Wednesday, February 29, 2012

Resistant Mom Embraces Texting to Connect with Her Tween


Teens TextingGuest post by mom, Carly Pietrzyk | Cross posted at Teaching Generation Text

I love my cell phone, but I have to admit, I was resistant to the texting craze and preferred to communicate with people via phone calls and emails. This changed, however, when my daughter got her first cell phone at age 11. She plays soccer several days a week and carpools with other families, so my husband and I wanted to get her a phone to make sure we had a way to contact her when we were not there.

Originally I thought this would mean an exchange of phone calls, but in typical tween fashion she immediately gravitated toward texting as her main mode of contact. This is when the texting world unfolded for me. 
It became clear that what is most important isn't necessarily the mode of communication but that my child and I were connecting. I learned the lingo and began communicating with my daughter when she was not with me.

She is now 12 ½ and texting gives her a way to check in with me and ask me for advice when she is with her friends. I love that she can now ask me things she might not want to ask out loud in front of her friends! I am sure I will grow to appreciate this even more when she and my younger son hit the teenage years.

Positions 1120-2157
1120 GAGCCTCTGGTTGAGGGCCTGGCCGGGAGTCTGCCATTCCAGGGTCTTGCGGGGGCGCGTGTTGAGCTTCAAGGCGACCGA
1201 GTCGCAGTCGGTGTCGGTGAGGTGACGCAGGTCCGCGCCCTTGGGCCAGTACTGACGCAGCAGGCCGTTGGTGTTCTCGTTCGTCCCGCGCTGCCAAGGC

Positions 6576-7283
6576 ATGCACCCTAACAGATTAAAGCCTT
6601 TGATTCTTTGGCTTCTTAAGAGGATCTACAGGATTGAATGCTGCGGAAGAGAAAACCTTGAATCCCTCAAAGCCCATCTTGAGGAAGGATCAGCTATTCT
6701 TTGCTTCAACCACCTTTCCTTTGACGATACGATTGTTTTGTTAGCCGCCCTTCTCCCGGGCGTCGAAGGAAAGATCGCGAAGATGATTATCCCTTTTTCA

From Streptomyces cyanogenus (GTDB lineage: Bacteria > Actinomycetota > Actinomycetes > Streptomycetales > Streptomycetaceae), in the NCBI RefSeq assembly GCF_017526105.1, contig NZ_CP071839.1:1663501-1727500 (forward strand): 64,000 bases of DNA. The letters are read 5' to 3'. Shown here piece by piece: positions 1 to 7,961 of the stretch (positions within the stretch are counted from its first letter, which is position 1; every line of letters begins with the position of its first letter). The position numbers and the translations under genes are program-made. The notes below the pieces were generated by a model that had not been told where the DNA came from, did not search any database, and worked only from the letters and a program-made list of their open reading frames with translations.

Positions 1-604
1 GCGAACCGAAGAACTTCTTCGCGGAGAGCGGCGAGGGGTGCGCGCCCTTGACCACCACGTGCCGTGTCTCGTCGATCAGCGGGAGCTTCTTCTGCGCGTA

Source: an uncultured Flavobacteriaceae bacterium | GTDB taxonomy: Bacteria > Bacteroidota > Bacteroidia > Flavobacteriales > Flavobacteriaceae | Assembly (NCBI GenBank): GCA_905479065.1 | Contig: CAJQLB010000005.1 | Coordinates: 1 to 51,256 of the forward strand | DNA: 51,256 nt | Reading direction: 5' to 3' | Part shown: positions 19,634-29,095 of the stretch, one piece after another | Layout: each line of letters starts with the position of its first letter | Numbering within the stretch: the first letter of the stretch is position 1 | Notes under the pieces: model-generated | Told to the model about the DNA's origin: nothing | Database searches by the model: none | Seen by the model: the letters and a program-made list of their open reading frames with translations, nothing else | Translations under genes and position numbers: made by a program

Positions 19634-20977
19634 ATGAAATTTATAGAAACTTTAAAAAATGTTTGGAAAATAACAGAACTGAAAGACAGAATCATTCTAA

For more ideas about effective ways that parents, teachers, and others can use cell phones to build relationships and enrich learning order Teaching Generation Text.
 


Carly Pietrzyk is a working mother of two children; Ava 12 and Carl 10. Pittsburgh, PA

Tuesday, February 28, 2012

Stop Stealing Dreams - Seth Godin's New Book. Available Free!


What is school for?


The economy has changed, probably forever.

School hasn't.

School was invented to create a constant stream of compliant factory workers to the growing businesses of the 1900s. It continues to do an excellent job at achieving this goal, but it's not a goal we need to achieve any longer.

In his new and FREE 30,000 word manifesto, Seth Godin  imagines a different set of goals. He warns that one thing is certain: if we keep doing what we've been doing, we're going to keep getting what we've been getting.

Our kids are too important to sacrifice to the status quo.

The book is organized in 132 sections. Godin explains that he organized it that way because the numbers make it easy to argue about particular sections and the intent of this book is to to start a discussion about how we can reach a different set of goals for education.

You can download the book here or visit this link to download in other versions.